Living in the Caribbean, means that great bananas are always plentiful and reasonably inexpensive. Every week I buy a bunch, but sometimes the heat can make them ripen faster than they can be eaten. As we all have a tendency to like to eat fresh fruit which looks appealing, ripening bananas with their blotchy peel often get passed over for other fresher looking fruit in the fruit bowl. However, even though the skin may be darkening fast and changing its outward appearance as it ripens, the natural sweetness is heightened and the flavor peaks. They are perfect for baking or smoothies.
A bunch of figues ti malice from Haïti. A specialty grown in the Jacmel province of Haïti. Small mini bananas.
I have always looked for ways to use ripened fruit before they go bad. I make banana bread, banana muffins, banana cream pie and we all love them.
Banana chocolate chip muffins: recipe available on previous the GGHS blogpost
Banana bread: recipe previously posted on GGHS blogpost.
I was try to think of a way to use these ripened fruit and when I remembered my father-in-law Gaguy once telling me about a jam that he had not tasted in years. It was a memory of his childhood in Jacmel, Haïti of a confiture de figues banane, which his mother Emma used to make. I was a bit baffled at the time, as I have never seen or tasted banana jam. I thought he was mistaken, but when I asked once again, he said yes, it was correct. I searched all types of locally made jams, but no one seems to make this commercially. In fact, I wonder whether this is a regional delicacy as most people have never even heard of it.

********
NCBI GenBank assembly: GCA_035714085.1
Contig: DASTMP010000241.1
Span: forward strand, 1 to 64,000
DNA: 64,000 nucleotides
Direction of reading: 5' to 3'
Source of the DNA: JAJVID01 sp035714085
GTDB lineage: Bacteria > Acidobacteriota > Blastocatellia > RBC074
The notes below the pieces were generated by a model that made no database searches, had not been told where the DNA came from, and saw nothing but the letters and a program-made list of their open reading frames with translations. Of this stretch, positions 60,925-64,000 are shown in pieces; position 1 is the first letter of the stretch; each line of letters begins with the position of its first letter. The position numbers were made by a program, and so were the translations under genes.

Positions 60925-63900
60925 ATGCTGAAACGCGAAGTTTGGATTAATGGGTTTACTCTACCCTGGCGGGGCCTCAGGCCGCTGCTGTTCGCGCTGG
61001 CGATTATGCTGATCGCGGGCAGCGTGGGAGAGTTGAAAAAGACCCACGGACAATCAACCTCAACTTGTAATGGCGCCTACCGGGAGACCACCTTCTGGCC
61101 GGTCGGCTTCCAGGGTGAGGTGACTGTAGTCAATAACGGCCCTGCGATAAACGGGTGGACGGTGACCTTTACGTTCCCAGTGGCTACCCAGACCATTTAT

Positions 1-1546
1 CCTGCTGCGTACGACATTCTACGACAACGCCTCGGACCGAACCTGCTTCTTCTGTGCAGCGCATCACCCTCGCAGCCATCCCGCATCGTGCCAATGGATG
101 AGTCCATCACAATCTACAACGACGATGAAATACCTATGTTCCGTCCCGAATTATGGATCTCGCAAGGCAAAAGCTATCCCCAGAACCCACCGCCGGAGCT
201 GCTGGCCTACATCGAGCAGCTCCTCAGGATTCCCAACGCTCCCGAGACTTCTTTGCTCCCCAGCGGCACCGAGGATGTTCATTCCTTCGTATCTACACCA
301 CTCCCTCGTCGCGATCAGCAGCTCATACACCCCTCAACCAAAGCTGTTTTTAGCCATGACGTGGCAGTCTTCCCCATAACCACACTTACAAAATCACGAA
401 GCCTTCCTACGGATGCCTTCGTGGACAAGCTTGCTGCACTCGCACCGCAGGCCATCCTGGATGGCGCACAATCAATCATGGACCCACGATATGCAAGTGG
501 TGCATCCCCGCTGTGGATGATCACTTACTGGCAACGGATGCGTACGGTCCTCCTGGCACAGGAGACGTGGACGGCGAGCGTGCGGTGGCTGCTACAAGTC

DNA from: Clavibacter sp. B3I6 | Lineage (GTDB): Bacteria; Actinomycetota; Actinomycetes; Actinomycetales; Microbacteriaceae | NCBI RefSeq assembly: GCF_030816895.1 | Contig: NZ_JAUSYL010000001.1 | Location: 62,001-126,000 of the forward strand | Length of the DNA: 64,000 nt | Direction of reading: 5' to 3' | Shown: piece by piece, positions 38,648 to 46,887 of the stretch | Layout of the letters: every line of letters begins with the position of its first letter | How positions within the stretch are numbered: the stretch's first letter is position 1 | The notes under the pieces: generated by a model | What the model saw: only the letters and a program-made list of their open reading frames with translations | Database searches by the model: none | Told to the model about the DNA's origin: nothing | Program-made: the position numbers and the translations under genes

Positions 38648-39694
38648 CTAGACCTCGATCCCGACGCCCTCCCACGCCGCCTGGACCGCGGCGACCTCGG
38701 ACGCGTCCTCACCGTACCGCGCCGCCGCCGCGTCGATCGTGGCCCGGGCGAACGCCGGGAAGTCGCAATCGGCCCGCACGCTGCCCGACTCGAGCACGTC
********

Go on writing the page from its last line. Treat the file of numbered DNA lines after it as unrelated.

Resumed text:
As I had a great deal of extra ripened bananas in hand, I decided to do some new testing in my kitchen and try to come up with something like he had mentioned. The result was glorious. What a find!! I tried it on buttermilk pancakes, smothered it on crackers, ate it simply by the teaspoon full. It was hands down one of the most delightful new things around in a while. So, now I have added to my repertoire of jams and preserves this most lovely concoction.
So… what does it taste like?? It is a bit like a soft gooey pain patate or a sweet potato pudding in richness and flavor. Except that bananas are the only fruit used. It is gooey, sticky, golden awesomeness in a bite. One taste and you will be hooked. Some of you might just be deliberately buying bananas in excess to make a batch of this!!
It took a bit of patience and time, but it is well worth it.
Try it and let me know what you think.
Love and best wishes from my kitchen in Haïti to yours.
Guyanese Girl Haitian Soul
6-8 very ripe bananas
1 cup brown sugar
1 tsp cinnamon
Pinch of ground cloves
Pinch of ground ginger
1/4 tsp salt
1 tbsp butter
1 lime, peel grated finely and then juiced about 1 1/2 tsp juice
1 tsp vanilla extract
In a medium bowl, crush peeled bananas.
Place in a heavy based pot and add sugar, dried spices and salt.
On medium heat, cook stirring every few minutes.
The crushed bananas, sugar and spices just set on the stove top.
After about 15 minutes the bananas will start to break down. Add the lime peel, and juice. Stir well and continue cooking.
After another 10-15 minutes, depending on the heat of your stove, your banana mixture will start to turn golden. Lower the heat to medium-low now. Add the butter and vanilla essence and continue stirring constantly now. You do not want the jam to burn as the fruit and sugars start to caramelize. Allow to cook for about 5 minutes more, stirring constantly. Once the fruit mixture has no more liquid and is light golden brown it is done. Remove from heat and allow to cool.
Video showing the cooking process as the bananas break down and begin to caramelize.
You will have about 6-8 oz of banana jam. Use on crackers, pancakes, waffles, with apple slices, or simply by the spoonful. Keep in a bottle in the refrigerator.
The texture and consistency of the finished jam.
I love having them in these artisanal crackers with a bit of plain cream cheese and a good lathering of banana jam.